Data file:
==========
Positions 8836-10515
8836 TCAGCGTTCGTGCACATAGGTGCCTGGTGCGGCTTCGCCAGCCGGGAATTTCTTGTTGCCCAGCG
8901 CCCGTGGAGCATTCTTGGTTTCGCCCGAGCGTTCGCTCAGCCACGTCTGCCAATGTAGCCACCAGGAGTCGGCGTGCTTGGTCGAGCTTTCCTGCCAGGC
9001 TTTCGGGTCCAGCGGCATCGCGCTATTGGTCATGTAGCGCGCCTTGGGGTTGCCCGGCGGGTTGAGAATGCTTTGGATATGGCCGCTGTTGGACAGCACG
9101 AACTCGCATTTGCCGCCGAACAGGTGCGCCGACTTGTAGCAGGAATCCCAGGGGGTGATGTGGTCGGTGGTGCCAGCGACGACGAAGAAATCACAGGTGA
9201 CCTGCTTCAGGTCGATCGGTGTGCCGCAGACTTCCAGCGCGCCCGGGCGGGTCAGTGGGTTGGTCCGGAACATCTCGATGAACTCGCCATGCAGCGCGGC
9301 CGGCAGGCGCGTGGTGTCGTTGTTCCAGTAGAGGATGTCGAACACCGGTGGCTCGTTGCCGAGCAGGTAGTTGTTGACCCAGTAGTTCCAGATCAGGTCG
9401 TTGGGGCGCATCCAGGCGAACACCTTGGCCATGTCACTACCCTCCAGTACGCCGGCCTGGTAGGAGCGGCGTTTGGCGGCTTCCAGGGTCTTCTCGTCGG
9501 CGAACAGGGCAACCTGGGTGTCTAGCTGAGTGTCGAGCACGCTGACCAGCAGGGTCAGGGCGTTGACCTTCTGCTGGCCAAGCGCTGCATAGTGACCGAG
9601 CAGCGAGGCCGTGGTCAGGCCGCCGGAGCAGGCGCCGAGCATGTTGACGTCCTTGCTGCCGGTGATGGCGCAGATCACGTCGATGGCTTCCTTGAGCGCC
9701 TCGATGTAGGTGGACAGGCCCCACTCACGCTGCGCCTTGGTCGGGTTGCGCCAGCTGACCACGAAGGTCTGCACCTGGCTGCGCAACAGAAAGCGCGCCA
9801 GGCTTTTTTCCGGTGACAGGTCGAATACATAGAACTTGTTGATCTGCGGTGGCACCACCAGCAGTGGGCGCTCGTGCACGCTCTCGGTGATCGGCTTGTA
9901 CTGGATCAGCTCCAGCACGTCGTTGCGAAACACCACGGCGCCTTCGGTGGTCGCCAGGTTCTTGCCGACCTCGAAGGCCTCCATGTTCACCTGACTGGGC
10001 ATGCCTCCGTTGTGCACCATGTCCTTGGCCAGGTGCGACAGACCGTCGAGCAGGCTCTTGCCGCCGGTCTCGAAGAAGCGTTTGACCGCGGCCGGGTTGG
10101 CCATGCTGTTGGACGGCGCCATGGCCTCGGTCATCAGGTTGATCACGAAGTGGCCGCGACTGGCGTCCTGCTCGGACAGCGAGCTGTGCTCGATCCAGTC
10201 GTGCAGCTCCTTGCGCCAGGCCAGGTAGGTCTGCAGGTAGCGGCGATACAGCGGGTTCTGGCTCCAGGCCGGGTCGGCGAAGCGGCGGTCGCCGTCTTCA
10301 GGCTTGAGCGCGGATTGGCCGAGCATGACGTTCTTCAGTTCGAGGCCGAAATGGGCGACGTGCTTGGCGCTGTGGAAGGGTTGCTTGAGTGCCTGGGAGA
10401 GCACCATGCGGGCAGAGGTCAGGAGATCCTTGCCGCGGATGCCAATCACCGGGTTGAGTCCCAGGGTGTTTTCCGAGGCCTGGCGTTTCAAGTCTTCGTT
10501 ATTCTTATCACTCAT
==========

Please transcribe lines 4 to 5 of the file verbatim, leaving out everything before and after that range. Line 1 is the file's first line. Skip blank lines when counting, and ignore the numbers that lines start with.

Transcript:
9001 TTTCGGGTCCAGCGGCATCGCGCTATTGGTCATGTAGCGCGCCTTGGGGTTGCCCGGCGGGTTGAGAATGCTTTGGATATGGCCGCTGTTGGACAGCACG
9101 AACTCGCATTTGCCGCCGAACAGGTGCGCCGACTTGTAGCAGGAATCCCAGGGGGTGATGTGGTCGGTGGTGCCAGCGACGACGAAGAAATCACAGGTGA